The team keep their fingers crossed that Piquet keeps out of trouble and does not need the spare car. At the bottom of the field it is the unfortunate Derek Warwick who is tail-end as he has been plagued by a misfire on his monobloc Hart engine and it is cured just too late for him to have a real go, so he becomes a spectator without even trying to qualify for the starting grid. Although there is rain in California it keeps away from the Long Beach area and the hour of qualifying is run promptly to time under clear blue skies. With the possibility of thirty cars circulating the chances of getting a completely clear lap are pretty slim and to listen to some drivers you would think it would be better to draw straws for grid positions. However, in spite of all the mumbo-jumbo talks about qualifying tyres and down force it is usually the same people up at the front and invariably they are the best drivers or they drive for the best teams. Rosberg in a Williams FW07C and Lauda in a McLaren MP4 come out on top, clearly ahead of the rest in the 1'28"0, while Piquet, Prost and Villeneuve are next up, in the 1'29"0, after that everyone else seem a bit slow by comparison. Watson is really slow, and the last to qualify in this first hour, but this time it isn’t his fault. His McLaren suffers from a faulty fuel pump as he left the pit lane and he has to limp his way round the entire lap and then wastes a lot of time having it fixes so that he only gets in nine timed laps. Jarier has no trouble getting into the elite twenty-six, but Paletti and Fabi are still not in, and Boesel displaces Salazar, while Jarier has elbow Baldi but there is still Saturday afternoon for final decisions to be made. Some people thought that sea-level and the twisty nature of the circuit would handicap the turbo-charged cars, but if they do it is not noticeable. The Renault team are inadvertently handicapped by Michelin, who gets in a muddle over tyre choice and for a long while Prost is twenty-sixth fastest, while Lauda who is also on Michelins is up at the front.
In the dying moments of the qualifying hour Michelin discover their mistake, give Prost the tyres they have meant to and the little Frenchman whistle up from twenty-sixth, to fifteenth, to fourth just as the hour ends. Arnoux’s qualifying has ended when oil spewed out of his V6 engine, all over the right-hand turbo-charger unit and he arrives at the pits with a merry little bonfire burning away around the turbo-charger. It is soon doused by his pit staff. With the first three cars running well under the legal weight limit and carrying large plastic water containers, ostensibly to carry water for brake cooling, but in fact running with the container empty, there is a lot of filling up to the normal level before any weighing is done. Like last year’s ludicrous situation with the oleo-pneumatic raising and lowering of suspension systems to comply with the rules when the cars are checked, this year we are having a similar nonsense over cars running under weight. Renault have been forced to join in the cheating game and are running with a small water container, suggesting that their cars are down below the 580 kilogram weight limit. Some of the Cosworth-powered cars are taking on as much as 12 gallons of water, which is 120 lb. (nearly 55 kilograms). However, the official results from the scrutineers’ weighing gives the following figures: Williams 606 kg., McLaren 590.5 kg., Renault 599 kg. and Ferrari 610.3 kg., so perhaps the designers have misguided ideas about the weights of their cars. It will be noticed that a Brabham is not weighed. Piquet comes to rest at the lower end of the circuit half way through qualifying and the car is not returned to the pits. It is said that the engine has blown up, or is it a is of avoiding the official weighing? Ferrari is in crisis, so much so that it is rumored that Gilles Villeneuve is thinking about leaving Ferrari: the relationship between the Maranello team and the Canadian driver seems to have deteriorated in recent times.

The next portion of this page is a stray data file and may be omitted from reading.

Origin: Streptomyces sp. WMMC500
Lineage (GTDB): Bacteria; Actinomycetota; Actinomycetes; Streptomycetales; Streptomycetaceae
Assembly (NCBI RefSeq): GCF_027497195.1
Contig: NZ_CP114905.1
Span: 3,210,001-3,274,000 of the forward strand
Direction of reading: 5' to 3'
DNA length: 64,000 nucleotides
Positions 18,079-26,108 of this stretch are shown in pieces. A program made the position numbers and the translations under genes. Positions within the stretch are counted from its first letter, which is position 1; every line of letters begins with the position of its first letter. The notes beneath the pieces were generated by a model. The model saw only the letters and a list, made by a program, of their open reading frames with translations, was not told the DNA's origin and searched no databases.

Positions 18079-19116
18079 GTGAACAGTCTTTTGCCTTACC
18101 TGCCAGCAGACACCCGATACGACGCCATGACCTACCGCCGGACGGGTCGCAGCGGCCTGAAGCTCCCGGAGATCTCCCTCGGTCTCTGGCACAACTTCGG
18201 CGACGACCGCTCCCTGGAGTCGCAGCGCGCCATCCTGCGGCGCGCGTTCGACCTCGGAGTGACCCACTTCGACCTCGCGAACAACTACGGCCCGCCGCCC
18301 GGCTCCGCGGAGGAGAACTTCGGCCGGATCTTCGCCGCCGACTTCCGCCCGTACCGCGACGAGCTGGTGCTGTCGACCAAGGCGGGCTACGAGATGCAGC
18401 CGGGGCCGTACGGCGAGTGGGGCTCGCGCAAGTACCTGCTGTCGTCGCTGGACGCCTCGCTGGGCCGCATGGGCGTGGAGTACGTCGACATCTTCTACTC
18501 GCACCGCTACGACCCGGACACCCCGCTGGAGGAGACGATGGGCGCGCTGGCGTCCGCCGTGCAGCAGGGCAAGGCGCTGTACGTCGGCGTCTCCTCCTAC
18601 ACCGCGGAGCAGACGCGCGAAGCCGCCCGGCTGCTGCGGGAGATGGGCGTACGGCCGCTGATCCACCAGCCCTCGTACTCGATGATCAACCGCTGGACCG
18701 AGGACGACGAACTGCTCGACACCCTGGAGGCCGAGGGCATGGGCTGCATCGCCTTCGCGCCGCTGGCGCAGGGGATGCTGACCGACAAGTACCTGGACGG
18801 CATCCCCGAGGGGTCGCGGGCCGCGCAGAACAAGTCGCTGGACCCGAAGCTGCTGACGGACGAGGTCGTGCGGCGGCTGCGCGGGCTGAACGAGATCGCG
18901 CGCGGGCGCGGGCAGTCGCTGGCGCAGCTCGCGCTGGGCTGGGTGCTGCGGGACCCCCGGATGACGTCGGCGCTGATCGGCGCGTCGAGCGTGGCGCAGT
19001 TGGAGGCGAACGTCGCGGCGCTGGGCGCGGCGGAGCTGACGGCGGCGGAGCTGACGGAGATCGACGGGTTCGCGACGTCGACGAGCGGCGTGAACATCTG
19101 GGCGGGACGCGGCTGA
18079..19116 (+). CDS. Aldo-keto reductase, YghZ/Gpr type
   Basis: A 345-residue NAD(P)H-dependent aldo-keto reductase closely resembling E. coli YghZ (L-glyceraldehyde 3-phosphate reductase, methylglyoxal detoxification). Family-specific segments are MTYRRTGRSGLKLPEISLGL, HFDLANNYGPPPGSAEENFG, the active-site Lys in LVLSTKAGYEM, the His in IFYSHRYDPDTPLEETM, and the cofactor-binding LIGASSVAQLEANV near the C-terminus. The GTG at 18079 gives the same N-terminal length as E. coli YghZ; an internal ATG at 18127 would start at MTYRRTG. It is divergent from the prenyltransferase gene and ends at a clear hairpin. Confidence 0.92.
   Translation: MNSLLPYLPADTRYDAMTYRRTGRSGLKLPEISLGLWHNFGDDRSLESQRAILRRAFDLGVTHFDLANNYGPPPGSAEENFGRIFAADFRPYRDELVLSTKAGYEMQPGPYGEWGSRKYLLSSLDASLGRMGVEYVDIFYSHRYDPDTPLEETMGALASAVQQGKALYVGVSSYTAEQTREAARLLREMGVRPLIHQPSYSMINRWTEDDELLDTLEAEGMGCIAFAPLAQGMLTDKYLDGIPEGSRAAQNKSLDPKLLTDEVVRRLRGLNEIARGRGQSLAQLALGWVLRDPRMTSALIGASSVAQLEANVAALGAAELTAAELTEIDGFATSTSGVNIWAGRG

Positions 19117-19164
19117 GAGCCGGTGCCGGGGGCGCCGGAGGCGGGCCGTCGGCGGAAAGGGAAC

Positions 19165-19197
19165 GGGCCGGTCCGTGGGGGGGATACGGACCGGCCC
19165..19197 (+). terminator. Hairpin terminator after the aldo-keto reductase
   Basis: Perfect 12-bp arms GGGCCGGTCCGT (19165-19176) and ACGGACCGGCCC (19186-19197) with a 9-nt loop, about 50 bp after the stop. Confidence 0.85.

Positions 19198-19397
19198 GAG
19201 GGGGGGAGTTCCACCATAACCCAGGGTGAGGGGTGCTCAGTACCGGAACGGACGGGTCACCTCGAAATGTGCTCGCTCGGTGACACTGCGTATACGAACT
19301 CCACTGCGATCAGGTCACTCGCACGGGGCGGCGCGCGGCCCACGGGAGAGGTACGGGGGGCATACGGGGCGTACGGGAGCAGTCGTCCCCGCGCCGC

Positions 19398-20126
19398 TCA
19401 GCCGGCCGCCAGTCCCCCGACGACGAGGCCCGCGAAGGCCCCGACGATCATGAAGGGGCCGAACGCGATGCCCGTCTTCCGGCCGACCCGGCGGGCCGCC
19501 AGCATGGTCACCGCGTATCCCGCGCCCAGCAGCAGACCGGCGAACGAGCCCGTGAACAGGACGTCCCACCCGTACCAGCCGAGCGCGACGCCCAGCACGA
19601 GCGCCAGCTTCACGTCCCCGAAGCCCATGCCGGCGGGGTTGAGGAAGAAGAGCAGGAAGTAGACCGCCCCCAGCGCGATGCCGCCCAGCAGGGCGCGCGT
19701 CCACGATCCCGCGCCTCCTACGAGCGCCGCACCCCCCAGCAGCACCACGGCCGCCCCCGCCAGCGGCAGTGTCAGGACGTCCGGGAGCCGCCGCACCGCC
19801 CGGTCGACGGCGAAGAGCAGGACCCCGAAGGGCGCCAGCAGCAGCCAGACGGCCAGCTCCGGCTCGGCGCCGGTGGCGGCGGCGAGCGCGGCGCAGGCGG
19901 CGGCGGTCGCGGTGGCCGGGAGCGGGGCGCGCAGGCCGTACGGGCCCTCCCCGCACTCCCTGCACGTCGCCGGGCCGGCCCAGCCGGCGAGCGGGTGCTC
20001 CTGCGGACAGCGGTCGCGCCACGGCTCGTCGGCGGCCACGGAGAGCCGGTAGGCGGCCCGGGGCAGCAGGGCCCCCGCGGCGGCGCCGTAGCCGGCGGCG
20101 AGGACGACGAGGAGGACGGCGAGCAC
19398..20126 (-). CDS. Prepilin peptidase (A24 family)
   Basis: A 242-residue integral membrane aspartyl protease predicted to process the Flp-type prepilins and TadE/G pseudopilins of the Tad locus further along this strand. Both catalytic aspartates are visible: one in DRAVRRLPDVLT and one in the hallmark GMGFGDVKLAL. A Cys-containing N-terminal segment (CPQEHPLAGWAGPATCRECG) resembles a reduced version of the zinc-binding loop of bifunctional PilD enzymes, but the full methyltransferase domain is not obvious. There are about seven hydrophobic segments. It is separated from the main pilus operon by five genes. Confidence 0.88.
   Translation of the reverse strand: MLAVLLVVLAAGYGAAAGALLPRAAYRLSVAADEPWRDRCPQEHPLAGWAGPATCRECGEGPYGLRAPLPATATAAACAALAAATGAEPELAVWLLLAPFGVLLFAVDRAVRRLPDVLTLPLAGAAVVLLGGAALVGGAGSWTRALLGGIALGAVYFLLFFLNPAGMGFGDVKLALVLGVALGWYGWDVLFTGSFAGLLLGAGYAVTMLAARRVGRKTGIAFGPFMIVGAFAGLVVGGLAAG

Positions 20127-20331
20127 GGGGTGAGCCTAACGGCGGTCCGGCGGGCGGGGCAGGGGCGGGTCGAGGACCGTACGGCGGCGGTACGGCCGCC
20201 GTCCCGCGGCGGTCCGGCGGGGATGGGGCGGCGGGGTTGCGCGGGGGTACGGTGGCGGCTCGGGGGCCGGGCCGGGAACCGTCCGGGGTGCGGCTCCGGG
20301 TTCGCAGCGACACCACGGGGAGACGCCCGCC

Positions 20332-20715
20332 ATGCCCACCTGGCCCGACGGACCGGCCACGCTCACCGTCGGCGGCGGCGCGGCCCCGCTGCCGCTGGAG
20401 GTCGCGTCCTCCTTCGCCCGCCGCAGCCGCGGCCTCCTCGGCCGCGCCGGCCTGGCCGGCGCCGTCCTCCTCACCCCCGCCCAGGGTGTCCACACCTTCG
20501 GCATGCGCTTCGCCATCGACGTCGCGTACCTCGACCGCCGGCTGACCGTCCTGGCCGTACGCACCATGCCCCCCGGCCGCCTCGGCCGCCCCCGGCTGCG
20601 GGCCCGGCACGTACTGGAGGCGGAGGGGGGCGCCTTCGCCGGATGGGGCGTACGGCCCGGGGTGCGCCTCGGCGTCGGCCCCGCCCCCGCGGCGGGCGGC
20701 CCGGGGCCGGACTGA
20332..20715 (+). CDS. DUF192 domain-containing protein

At Long Beach the Canadian driver does not spare criticism to the car, and the team shows not to have liked his behavior in some occasions, not least the accident in Brazil. According to some indiscretions Gilles would have had an offer of about one and a half million dollars to move to McLaren, next to Niki Lauda, and the divorce with Ferrari should take place at the end of the year or, even, it is said that if things should not go well in the next races, he could even break the contract after the Monaco Grand Prix. Formula 1 is in crisis, but evidently the love of the motor racing fans is such that they forget the extra sporting controversies. On Saturday, April 3, 1982, the Californian city is invaded by the fans present on the circuit, who, according to the forecasts of the organizers of the USA West Grand Prix, will arrive at least 120.000 people. Added to the 40.000 people of the first day of practice and the 80.000 of the qualifying rounds, the number of fans present was a record, with a total revenue of over four million dollars from ticket sales alone, and a global turnover of over five million dollars. So much interest, this time, seems justified. The characteristics of the street circuit, dangerous but fascinating and spectacular, and the extreme uncertainty in the prediction for the race that will start at 1:00 p.m., arouse enormous curiosity; the Americans are lurking in the areas where accidents are most likely to occur; only in the first qualifying round on Friday there were twenty collisions between cars and exits from the track. All drivers agree that this third round of the World Championship will be a real roulette, more than what could happen in Monte-Carlo. Everyone's chances are linked to a thousand details, one of which is the choice of tires, which appears to be very problematic. Radial tires - Michelin and Pirelli - on the asphalt of the city should give slight advantages, but the others - Goodyear and Avon - promise greater durability.